“Outbreaks are not the result of inattentiveness or a shortcoming in our facilities. The very nature of long-term care is a high-touch environment where social distancing is not an option. Staff are helping residents with bathing, dressing, eating, and other personal daily needs.”

Hanse also asserted that the concerns of long-term care providers were not fully recognized when the state’s health department issued a March 25 advisory that prevented providers from denying admission to a nursing home of a hospital patient that had a confirmed or suspected diagnosis of COVID-19 if that patient was medically stable.

“Given the highly contagious nature of this virus, requiring medically stable COVID-19 positive or suspected patients be admitted from hospitals to nursing homes created considerable concerns and appeared to demonstrate a lack of appreciation of the incredible susceptibility of our residents to this virus,” Hanse said.

He called for the state to ensure that long-term care providers, residents, and staff be designated as a top priority with staffing, personal protective equipment, and testing.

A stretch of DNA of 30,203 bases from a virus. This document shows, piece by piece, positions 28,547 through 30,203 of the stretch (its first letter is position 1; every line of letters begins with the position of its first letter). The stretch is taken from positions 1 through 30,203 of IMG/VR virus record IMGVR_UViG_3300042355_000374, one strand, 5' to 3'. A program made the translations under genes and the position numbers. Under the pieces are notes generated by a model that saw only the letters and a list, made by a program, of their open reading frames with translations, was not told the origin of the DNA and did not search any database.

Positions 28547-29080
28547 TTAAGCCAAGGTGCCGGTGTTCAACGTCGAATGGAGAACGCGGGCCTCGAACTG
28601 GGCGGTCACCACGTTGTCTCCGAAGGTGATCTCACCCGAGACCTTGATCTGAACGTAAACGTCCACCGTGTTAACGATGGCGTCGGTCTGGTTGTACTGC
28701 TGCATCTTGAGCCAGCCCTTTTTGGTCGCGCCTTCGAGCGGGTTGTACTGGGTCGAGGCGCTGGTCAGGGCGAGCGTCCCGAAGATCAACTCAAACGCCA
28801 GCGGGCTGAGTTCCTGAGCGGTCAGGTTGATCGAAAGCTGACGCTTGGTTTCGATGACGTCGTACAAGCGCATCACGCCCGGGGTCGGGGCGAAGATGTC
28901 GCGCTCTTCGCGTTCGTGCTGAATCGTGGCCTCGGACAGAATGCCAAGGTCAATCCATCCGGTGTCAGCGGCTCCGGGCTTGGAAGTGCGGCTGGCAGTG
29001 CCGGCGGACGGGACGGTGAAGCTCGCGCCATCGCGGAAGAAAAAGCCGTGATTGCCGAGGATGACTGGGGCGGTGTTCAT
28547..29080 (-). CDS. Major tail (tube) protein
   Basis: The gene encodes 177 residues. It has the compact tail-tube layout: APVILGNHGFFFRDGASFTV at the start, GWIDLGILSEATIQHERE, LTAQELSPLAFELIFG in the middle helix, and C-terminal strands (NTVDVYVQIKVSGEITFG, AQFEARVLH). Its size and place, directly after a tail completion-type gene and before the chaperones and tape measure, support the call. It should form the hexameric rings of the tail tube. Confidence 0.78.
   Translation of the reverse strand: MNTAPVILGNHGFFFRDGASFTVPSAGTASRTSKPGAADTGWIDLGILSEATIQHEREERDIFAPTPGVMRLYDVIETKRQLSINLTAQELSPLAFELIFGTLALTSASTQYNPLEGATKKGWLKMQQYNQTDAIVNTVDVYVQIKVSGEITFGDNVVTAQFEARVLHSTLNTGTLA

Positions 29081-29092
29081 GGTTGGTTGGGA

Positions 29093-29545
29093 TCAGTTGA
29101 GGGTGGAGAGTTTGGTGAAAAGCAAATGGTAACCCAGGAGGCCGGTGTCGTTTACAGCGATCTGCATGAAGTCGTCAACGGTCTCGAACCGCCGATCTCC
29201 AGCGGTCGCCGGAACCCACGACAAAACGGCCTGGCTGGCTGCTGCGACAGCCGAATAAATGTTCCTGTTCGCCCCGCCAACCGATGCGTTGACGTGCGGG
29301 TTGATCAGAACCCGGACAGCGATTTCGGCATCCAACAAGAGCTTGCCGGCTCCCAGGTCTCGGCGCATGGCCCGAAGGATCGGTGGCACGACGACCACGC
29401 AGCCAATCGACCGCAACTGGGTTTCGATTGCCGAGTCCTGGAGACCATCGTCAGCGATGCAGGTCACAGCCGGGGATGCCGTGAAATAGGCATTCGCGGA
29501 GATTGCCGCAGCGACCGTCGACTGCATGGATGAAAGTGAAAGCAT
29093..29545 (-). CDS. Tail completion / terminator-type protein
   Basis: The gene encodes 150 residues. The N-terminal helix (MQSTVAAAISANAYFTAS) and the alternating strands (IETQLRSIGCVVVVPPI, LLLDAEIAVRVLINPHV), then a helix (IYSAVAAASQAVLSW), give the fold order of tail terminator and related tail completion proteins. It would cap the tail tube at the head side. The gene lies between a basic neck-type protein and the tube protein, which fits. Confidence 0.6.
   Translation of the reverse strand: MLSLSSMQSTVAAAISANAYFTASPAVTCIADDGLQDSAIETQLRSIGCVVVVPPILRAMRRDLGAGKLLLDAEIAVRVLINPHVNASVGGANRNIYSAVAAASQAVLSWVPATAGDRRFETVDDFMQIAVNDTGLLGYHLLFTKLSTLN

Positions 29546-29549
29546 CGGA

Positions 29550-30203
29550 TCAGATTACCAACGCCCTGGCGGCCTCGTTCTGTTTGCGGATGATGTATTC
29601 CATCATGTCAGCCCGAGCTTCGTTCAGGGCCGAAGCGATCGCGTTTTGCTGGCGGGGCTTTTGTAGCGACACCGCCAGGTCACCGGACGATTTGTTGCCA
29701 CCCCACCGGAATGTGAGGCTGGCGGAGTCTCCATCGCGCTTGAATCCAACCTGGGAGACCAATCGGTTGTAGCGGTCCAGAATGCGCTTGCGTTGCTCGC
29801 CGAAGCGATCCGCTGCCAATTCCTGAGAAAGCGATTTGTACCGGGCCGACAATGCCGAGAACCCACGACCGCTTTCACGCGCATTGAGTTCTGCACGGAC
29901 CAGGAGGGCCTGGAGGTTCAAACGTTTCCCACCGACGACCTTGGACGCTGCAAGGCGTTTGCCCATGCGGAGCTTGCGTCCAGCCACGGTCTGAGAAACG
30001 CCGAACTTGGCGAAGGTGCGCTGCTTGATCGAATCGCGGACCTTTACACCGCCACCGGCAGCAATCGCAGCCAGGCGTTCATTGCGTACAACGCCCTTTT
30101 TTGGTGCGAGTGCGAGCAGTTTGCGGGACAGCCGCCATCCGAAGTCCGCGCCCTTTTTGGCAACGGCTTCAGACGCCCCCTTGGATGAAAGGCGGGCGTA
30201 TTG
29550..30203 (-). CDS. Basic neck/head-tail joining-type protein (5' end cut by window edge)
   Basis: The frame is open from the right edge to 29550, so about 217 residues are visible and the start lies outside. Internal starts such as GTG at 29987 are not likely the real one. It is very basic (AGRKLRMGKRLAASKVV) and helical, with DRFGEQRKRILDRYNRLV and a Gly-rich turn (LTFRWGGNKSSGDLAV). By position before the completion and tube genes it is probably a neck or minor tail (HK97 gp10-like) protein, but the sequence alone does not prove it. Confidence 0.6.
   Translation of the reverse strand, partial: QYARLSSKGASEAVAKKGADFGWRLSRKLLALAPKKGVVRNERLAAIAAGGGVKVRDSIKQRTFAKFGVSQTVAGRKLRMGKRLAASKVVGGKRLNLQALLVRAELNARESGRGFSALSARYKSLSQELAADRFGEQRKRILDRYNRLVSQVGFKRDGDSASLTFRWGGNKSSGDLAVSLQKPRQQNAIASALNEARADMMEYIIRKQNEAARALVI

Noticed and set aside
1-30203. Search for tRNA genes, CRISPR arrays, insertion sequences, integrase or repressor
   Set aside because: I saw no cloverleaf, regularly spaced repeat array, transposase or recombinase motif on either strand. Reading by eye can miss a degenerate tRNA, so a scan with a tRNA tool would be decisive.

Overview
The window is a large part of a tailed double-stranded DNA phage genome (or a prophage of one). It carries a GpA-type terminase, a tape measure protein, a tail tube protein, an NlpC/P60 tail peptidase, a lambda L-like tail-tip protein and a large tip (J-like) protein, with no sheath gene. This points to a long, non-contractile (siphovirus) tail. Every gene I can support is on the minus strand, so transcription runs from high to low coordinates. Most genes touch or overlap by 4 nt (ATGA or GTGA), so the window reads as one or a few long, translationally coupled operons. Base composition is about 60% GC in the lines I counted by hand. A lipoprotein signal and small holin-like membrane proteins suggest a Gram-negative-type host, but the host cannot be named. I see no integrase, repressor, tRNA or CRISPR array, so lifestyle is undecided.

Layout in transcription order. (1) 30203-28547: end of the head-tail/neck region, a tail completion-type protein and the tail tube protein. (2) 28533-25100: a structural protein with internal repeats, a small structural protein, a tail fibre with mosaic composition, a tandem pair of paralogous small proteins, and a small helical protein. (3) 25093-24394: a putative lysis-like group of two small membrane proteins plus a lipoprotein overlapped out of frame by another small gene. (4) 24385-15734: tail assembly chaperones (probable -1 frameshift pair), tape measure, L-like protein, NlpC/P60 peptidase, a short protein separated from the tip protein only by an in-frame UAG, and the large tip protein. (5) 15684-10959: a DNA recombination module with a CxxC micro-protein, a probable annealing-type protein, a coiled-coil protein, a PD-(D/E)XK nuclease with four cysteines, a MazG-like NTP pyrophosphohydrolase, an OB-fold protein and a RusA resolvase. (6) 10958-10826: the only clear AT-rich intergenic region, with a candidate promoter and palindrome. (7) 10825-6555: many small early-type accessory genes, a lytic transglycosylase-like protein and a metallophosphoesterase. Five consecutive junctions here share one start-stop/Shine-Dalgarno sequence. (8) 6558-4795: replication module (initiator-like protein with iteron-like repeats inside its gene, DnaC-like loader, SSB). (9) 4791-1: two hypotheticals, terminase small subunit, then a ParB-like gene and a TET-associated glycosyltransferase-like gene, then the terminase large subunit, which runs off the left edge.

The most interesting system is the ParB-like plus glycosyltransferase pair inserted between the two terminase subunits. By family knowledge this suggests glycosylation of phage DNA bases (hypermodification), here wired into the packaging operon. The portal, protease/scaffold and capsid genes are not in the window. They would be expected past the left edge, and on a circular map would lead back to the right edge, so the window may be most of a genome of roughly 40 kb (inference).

In mid-March Jay Lawrence, director of business development for The Grand corporation, which has 17 nursing-home facilities across New York State, including one in Guilderland Center, was asked by The Enterprise if The Grand nursing homes would take overflow COVID-19 patients.

Speaking broadly, of all The Grand facilities, not specifically about the one in Guilderland Center, Lawrence said, “Depending on how things evolve and if it is needed, we can be available, if all the planets align.”

The Grand in Guilderland Center has 127 beds, Lawrence said, and is “largely filled to capacity.”

Lawrence said he could not comment on whether the Guilderland Center nursing home would be accepting overflow patients from hospitals in the future. He noted that the situation with the spreading virus is “very fluid,” and repeated several times that The Grand is following all state directives and all guidelines from the Centers for Disease Control and Prevention.

Again, speaking broadly, Lawrence said, “We have appropriate procedures and policies in place … If there is a need for folks to come into our facility, they are brought into a step-down, and kept in an isolated location for 14 days.”

At Friday’s county press briefing, Stephen Acquario, executive director of the New York State Association of Counties, came to McCoy’s defense, stating, “There is nobody in the county of Albany that cares about the residents of the Albany County nursing home than County Executive Dan McCoy … I know his passion. I know his commitment to keeping that home as a viable option for people of Albany County to spend the last few years of their life.”

Acquario also said the quick action by McCoy and Whalen to close Shaker Place to visitors saved lives.